Here’s a video about Peter’s encounter with Jesus as he flees from the city during this same persecution: “Quo Vadis?”

Here are Stations of the Cross in the gardens of Ss.Giovanni e Paolo in Rome, once the gardens of the Emperor Nero. Were some early Roman martyrs put to death here?

8th Week of the Year

 

Graphic Pentecost

May 27 SUN THE MOST HOLY TRINITY
Solemnity
Dt 4:32-34, 39-40/Rom 8:14-17/Mt 28:16-20 (165)

28 Mon Weekday (Eighth Week in Ordinary Time)
1 Pt 1:3-9/Mk 10:17-27 (347)

29 Tue Weekday
1 Pt 1:10-16/Mk 10:28-31 (348)

30 Wed Weekday
1 Pt 1:18-25/Mk 10:32-45 (349)

31 Thu The Visitation of the Blessed Virgin Mary
Feast
Zep 3:14-18a or Rom 12:9-16/Lk 1:39-56 (572)

June 1 Fri Saint Justin, Martyr
Memorial
1 Pt 4:7-13/Mk 11:11-26 (351)

2 Sat Weekday
[Saints Marcellinus and Peter, Martyrs; BVM]
Jude 17, 20b-25/Mk 11:27-33 (352)

The First Letter of Peter, read this week, was written from Rome by Peter, the apostle, to Christians threatened by persecution, ancient tradition says. Some modern scholars question if Peter himself wrote it and suggest a later author wrote using his name. You can hear in the readings early baptismal teaching which the author uses to remind his listeners who they are.

In chapters 10 and 11 of Mark’s gospel, Jesus begins his journey to Jerusalem, a journey many do not understand and, like the rich young man, they decide not to join him. James and John also thought his journey would bring power and prestige, but it was not to be. We hear in these readings lessons for the Roman church of the 70s, but the lessons are also meant for us..

A feast of Mary occurs every month in the calendar. This month it’s the Visitation (May 31), placed in the calendar between the Feast of the Annunciation (March 15) and the Birth of John the Baptist (June 24) We’re reminded of Mary’s role as a bearer of good news to her older cousin Elizabeth, who will give birth to John. Mary always brings her Son to us too.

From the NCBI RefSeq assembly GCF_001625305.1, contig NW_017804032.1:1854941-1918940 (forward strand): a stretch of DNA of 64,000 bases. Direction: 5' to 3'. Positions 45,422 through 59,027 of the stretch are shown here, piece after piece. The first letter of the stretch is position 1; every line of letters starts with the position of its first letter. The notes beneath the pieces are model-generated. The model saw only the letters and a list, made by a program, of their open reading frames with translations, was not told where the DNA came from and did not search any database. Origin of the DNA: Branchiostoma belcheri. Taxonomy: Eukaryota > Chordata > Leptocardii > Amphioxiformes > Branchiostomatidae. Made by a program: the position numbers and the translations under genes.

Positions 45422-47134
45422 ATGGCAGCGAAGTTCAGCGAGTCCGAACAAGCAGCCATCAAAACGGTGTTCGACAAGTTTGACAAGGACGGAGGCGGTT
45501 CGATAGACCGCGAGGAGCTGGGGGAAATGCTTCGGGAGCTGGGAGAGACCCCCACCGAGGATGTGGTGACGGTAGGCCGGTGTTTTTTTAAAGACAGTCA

The Wisdom of Ordinary Time

DSC00804
The readings in today’s Mass point to the wisdom of ordinary time. “Whoever is not against us is for us,” Jesus says to his disciples who complain there are others “who do not follow us” driving out demons. (Mark 9,38-40) Wisdom is not just in our tradition; it’s there everywhere in ordinary time.

I like the hand in the picture above of Bernini’s famous window in St.Peter’s. Who’s hand is it, anyway? A believer’s hand. Yes, for sure. But also the hand of all who walk this earth searching for truth.

“Wisdom breathes life into her children” (Sirach 4,11 ) Like much of the wisdom literature in the bible (Proverbs, Ecclesiastes, Wisdom, Psalms) the Book of Sirach, one of the readings at the beginning of ordinary time, draws much of its content from the culture of the middle east which influenced the Jews at home and in their exile in other lands.

As the gift of God breathed into ordinary time, the Holy Spirit “renews the face of the earth.” The Spirit’s wisdom is everywhere.

The Feast of St. Mark

Mark
May 25th is the Feast of St. Mark, author of one of the gospels. We can forget real people wrote the gospels, but the medieval portrait above shows the evangelist real enough as he adjusts his spectacles and pours over a book, surely his gospel. A lion looks up at him, the powerful voice of God.

He’s an old man, his eyes are going,  He has to be old if he’s a disciple of Peter, as tradition claims. Mark’s gospel appears shortly before or after the destruction of the Jewish temple in Jerusalem by the Romans in 70 AD. If he’s the author of the gospel, as it’s said,  he’s in his 70s at least.

He may have written his account in Rome, where he came with Peter, who calls Mark in his 1st Letter “my son.”  In 64 AD, the Christians of the city experienced a vicious persecution at the hands of the Emperor Nero. Peter and Paul died in that persecution. For years afterwards, Christian survivors were still asking themselves, no doubt, why it happened.